This time identified as a “multi-shirt” leader, the ultra-royalist chameleon Tul Sitthisomwong is in the news again shouting support for the miltiary junta’s constitution. The problem for PPT is that Tul is a constitutional dullard.
Let’s first quote, in total, Chapter 15 of the military’s 2007 constitution on Amendment of the Constitution:
Section 291. An amendment of the Constitution may be made only under the rules and procedure as follows:
(1) a motion for amendment must be proposed either by the Council of Ministers or members of the House of Representatives of not less than one-fifth of the total number of the existing members of the House of Representatives or members of both Houses of not less than one-fifth of the total number of the existing members thereof or persons having the right to votes of not less than fifty thousand in number under the law on the public submission of a bill;
A motion for amendment which has the effect of changing the democratic regime of government with the King as Head of State or changing the form of State shall be prohibited;
(2) a motion for amendment must be proposed in the form of a draft Constitution Amendment and the National Assembly shall consider it in three readings;
(3) the voting in the first reading for acceptance in principle shall be by roll call and open voting, and the amendment must be approved by votes of not less than one-half of the total number of the existing members of both Houses;
(4) in the consideration section by section in the second reading, consultation with the people who submit a draft Constitution Amendment shall be held;
The voting in the second reading for consideration section by section shall be decided by a simple majority of votes;
(5) at the conclusion of the second reading, there shall be an interval of fifteen days after which the National Assembly shall proceed with its third reading;
(6) the voting in the third and final reading shall be by roll call and open voting, and its promulgation as the Constitution must be approved by votes of more than one-half of the total number of the existing members of both Houses;
(7) after the resolution has been passed in accordance with the above rules and procedure, the draft Constitution Amendment shall be presented to the King, and the provisions of section 150 and section 151 shall apply mutatis mutandis.
Now let’s turn to The Nation’s report on yellow-shirt/multi-color/no color/ultra-royalist/Siam Samakkhi/etcetera Tul and his political misreading of the very constitution that was meant to be the royalists elite’s tool for political control.
Tul reportedly said “that the attempt to ‘amend’ the whole constitution was on a questionable legal footing, so the charter amendment bill should be subjected to judicial interpretation.”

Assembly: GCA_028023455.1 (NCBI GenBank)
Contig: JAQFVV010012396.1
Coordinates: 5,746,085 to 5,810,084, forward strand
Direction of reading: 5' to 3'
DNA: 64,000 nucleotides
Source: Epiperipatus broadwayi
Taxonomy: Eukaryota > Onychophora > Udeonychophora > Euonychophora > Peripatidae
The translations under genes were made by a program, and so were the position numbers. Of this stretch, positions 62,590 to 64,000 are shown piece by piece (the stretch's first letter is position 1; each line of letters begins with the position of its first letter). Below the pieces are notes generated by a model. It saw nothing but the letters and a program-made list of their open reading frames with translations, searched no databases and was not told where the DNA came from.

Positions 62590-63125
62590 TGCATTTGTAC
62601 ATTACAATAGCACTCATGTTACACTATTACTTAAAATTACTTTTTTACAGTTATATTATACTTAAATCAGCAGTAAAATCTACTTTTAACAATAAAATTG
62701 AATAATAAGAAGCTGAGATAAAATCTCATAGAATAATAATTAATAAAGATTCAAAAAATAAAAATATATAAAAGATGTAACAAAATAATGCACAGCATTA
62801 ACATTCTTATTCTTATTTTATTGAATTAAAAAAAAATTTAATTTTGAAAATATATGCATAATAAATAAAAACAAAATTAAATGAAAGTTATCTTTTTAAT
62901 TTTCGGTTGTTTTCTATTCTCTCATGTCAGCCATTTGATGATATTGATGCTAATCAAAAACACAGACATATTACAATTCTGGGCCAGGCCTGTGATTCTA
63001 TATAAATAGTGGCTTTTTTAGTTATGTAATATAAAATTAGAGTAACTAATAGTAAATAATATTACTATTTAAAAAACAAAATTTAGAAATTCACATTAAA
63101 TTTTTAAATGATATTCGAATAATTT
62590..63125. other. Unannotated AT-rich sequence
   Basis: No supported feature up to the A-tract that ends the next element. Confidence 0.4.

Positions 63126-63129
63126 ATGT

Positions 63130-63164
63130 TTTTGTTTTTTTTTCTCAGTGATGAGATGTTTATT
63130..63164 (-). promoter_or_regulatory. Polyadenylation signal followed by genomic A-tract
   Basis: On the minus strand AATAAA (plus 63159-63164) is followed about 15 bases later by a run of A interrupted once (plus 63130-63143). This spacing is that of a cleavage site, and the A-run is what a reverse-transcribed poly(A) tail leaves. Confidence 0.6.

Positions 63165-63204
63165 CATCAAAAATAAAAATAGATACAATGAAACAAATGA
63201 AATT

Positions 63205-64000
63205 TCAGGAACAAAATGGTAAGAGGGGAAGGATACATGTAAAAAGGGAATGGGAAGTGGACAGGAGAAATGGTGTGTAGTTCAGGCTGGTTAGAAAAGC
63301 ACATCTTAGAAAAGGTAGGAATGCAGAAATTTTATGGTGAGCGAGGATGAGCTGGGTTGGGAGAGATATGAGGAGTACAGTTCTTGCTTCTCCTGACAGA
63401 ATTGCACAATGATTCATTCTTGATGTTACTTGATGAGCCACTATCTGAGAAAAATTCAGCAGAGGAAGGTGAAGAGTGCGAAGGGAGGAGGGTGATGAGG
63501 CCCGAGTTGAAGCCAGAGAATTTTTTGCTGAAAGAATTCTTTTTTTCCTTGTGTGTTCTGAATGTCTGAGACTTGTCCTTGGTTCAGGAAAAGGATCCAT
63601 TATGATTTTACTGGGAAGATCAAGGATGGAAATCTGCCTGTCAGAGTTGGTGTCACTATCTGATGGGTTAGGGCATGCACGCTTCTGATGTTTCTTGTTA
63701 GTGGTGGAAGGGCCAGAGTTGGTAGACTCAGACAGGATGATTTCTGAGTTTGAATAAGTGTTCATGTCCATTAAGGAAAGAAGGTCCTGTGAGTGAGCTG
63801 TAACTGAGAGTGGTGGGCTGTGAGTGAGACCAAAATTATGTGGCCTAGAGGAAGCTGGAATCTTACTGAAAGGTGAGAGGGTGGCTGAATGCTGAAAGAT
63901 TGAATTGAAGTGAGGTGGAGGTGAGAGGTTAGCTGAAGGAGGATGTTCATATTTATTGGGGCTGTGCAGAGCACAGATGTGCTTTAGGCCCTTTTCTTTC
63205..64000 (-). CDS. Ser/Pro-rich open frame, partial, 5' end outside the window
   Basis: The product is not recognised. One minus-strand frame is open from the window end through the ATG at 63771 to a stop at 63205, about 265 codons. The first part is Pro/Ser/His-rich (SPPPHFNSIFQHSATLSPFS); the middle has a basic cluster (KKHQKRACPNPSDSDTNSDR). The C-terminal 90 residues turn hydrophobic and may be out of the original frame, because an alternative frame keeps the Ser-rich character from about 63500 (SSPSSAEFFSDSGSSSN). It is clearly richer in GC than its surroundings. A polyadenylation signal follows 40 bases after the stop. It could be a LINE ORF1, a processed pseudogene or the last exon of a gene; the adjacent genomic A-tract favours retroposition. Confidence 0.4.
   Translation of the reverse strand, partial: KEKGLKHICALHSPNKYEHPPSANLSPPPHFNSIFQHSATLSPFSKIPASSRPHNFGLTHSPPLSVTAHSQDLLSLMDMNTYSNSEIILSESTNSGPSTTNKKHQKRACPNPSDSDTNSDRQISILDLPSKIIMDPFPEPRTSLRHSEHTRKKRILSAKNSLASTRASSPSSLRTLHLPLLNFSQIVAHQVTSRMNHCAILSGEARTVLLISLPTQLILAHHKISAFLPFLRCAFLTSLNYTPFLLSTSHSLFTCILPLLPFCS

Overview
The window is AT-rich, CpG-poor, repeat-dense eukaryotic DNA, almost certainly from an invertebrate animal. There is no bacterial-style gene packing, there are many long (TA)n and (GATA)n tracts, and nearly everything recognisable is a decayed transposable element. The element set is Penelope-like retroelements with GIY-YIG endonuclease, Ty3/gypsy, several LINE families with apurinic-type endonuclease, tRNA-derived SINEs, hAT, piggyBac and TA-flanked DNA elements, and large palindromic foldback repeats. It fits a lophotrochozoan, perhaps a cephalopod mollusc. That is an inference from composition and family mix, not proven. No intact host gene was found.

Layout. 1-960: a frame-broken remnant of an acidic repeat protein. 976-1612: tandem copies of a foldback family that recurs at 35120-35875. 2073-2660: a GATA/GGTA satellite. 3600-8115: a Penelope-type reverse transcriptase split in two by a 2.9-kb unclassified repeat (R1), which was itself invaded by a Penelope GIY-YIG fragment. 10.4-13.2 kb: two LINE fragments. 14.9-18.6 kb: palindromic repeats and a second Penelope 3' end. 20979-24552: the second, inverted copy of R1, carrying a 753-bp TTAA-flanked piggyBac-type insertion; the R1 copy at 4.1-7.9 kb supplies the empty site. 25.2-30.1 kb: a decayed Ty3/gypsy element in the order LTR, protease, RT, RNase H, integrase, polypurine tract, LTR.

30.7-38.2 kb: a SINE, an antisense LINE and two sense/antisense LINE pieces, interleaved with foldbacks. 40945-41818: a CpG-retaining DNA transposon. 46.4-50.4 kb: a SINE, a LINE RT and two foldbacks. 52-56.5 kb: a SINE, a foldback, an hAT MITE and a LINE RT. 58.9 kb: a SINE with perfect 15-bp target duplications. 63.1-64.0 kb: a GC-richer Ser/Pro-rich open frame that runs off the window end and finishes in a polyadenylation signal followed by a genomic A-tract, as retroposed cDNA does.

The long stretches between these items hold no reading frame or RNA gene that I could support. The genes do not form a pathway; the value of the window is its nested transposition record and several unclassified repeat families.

He is running about getting the Office of the Ombudsman and the Constitutional Court to rule against amendment, including to the article listed above. More, he is apparently thinking of “petitioning the Attorney-General’s Office to launch an inquiry into whether the move to discard the charter amounted to treason…”.
What Tul seems to be conjuring is a view that the bill would amend Article 291 – currently under consideration to empower a Constitutional Drafting Assembly that is not currently a part of Article 291 will lead the CDA “to produce an entirely new charter…”. He opines that Article 291″provides only for specific changes and not a complete rewrite”
We see considerable logical creep in Tul’s claims – perhaps the more appropriate term would be “illogical creep.” Essentially, Tul wants no changes at all to the junta’s constitution. As he thrashes about seeking to block any change, Tul ignores several things. First, he elevates proposed amendments to a complete rewrite of the constitution. PPT doesn’t see any evidence of that. Second, it appears that the current Article 291 allows for considerable amendments, proposed by parliament or the people, in all areas except for those we highlighted above. In other words, he’s beating up a claim based on a lie. Third, Tul raises the possibility that anyone seeking to replace the junta’s constitution would be guilty of treason.
This is an attempt to defend a constitution that was put in place in a process that even the pro-royalist Bangkok Post said, in an editorial on 1 August 2007 said had a “facade of being a democratic choice… ”, adding “[t]his is not democracy, this is not the rule of law.”
Tul wants to defend all of that to the very end.